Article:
This is a central tenet of Whole Language instruction and is one of those nice ideas that has inherent face appeal, while lacking empirical substance. It goes something like this:  

There are so many beautiful children’s story books out there, so surely if we use those to teach children to read, we will instil a love of reading and hey presto, will produce a generation of passionate readers.

If only it were so.
Given the influence of Whole Language instruction in our schools over the last three-four decades, I think we can be fairly certain that this logic does not apply. I have blogged before about the authentic illusion in early literacy instruction.
We should not conflate the books that adults read to children (which should be rich and varied in their content: vocabulary, syntactic structures, and narrative complexity) and books that we provide to beginning readers to get them off the blocks. These should be simple and decodable, to allow graduated consolidation of sound-letter correspondences, while also introducing high-frequency sight words that are not readily decodable (e.g. “could”). There are many options for decodable texts and some are listed here
All that’s really needed to improve literacy skills is to better engage parents in the process of reading to their children and instilling a love of reading.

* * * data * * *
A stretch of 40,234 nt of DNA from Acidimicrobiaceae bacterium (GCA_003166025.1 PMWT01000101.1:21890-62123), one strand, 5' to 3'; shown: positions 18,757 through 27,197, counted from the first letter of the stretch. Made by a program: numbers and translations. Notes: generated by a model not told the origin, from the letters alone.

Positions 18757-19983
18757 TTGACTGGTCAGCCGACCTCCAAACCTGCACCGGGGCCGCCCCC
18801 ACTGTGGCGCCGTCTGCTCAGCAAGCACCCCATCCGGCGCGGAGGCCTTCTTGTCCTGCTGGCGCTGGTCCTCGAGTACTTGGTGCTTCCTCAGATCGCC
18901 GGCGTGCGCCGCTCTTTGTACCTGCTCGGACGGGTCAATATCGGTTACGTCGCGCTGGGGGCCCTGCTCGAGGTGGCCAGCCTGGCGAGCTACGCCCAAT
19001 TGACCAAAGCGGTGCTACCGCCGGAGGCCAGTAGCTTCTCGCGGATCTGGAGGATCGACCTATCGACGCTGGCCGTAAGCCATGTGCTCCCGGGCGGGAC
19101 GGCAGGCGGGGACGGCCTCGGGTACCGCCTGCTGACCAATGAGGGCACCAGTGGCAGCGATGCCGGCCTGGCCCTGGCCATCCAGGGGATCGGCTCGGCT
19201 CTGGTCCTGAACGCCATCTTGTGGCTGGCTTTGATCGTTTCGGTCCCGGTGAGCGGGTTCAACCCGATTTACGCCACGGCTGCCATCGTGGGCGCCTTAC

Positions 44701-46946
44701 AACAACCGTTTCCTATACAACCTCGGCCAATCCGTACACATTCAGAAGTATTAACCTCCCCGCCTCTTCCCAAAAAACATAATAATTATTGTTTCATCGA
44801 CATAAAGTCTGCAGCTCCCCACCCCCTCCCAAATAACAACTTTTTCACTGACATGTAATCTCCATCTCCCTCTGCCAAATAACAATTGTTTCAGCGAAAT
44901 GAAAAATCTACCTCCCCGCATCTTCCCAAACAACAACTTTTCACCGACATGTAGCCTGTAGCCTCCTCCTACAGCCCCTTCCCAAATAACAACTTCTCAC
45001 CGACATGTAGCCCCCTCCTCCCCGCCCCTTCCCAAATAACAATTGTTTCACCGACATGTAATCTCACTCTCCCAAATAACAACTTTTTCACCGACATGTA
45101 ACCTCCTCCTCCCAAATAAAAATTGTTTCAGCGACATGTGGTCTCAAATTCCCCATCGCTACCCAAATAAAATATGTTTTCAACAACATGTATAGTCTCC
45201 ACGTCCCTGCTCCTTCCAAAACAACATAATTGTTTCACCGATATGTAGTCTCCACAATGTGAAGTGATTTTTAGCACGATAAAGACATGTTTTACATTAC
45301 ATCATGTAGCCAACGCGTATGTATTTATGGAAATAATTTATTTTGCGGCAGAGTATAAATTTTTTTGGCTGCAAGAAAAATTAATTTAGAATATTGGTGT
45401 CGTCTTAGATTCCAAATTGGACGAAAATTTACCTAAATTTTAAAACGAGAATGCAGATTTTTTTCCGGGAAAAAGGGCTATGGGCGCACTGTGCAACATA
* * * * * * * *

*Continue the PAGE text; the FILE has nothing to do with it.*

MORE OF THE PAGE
Whole Language
This is a view promulgated by some children’s authors (e.g. Mem Fox). Reading to children is important at so many levels – as a soothing, engaging, entertaining, horizon-expanding activity that parents and children can enjoy together. It is not enough, in itself, however, to get children across the bridge to literacy.
Teachers should provide a rich language and literacy environment for students and should emphasise speaking, listening, reading, and writing.
Mixed lineage.
This is a point of furious agreement between the Whole Language and cognitive science camps, as reflected in the Five from Five Project mentioned above.

It's good to know that when the extended family gets together from time to time, there are some safe topics on which we can all agree. 

(C) Pamela Snow (2017)